Bottom Line: We compared effects of theoretical I(Ktof)-specific channel blockers: (1) a closed state, and (2) an open channel blocker.However, an open state binding drug had a greater effect on APD at faster pacing rates, particularly around 10 Hz.In summary, our data indicate that drug effects on APD are strongly dependent not only on IC(50), but also on the drug binding state.

View Article: PubMed Central - PubMed

Affiliation: Center for Cellular and Systems Electrophysiology, State University of New York, University at Buffalo, Buffalo, New York, United States of America.

ABSTRACT
The fast component of the cardiac transient outward current, I(Ktof), is blocked by a number of drugs. The major molecular bases of I(Ktof) are Kv4.2/Kv4.3 voltage-gated potassium channels. Drugs with similar potencies but different blocking mechanisms have differing effects on action potential duration (APD). We used in silico analysis to determine the effect of I(Ktof)-blocking drugs with different blocking mechanisms on mouse ventricular myocytes. We used our existing mouse model of the action potential, and developed 4 new Markov formulations for I(Ktof), I(Ktos), I(Kur), I(Ks). We compared effects of theoretical I(Ktof)-specific channel blockers: (1) a closed state, and (2) an open channel blocker. At concentrations lower or close to IC(50), the drug which bound to the open state always had a much greater effect on APD than the drug which bound to the closed state. At concentrations much higher than IC(50), both mechanisms had similar effects at very low pacing rates. However, an open state binding drug had a greater effect on APD at faster pacing rates, particularly around 10 Hz. In summary, our data indicate that drug effects on APD are strongly dependent not only on IC(50), but also on the drug binding state.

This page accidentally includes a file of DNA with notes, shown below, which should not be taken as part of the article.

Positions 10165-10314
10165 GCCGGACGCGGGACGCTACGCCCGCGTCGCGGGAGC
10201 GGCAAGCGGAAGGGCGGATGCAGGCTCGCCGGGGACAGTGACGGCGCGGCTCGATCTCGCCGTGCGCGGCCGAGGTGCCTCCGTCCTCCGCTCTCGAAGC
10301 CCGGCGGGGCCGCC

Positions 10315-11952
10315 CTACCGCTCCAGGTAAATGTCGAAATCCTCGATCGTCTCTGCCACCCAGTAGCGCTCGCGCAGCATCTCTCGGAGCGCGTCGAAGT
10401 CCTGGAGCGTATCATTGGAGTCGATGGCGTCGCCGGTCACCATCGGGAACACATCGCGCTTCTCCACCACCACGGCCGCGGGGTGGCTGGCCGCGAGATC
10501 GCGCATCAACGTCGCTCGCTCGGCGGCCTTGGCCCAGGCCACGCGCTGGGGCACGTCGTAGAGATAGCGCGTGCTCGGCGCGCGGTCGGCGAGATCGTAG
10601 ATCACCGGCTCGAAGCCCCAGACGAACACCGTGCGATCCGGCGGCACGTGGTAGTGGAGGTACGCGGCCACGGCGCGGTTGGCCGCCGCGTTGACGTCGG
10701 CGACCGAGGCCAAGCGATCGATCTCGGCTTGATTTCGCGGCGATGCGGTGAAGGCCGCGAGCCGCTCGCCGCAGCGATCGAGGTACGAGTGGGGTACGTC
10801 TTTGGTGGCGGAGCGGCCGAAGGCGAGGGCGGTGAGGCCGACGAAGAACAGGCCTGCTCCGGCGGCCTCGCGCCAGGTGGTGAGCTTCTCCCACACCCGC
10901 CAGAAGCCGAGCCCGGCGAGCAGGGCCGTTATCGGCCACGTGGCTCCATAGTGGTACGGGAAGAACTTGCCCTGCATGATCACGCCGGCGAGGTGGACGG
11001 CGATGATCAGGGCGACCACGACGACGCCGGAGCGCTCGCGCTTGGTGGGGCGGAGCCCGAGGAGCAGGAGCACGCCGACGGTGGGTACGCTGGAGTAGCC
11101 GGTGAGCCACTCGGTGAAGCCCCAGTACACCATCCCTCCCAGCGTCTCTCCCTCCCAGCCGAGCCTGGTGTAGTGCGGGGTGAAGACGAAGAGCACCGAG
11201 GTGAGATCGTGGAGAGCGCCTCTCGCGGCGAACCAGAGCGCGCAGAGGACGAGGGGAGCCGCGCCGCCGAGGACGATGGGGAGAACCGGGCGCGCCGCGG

Show MeSH
Related in: MedlinePlus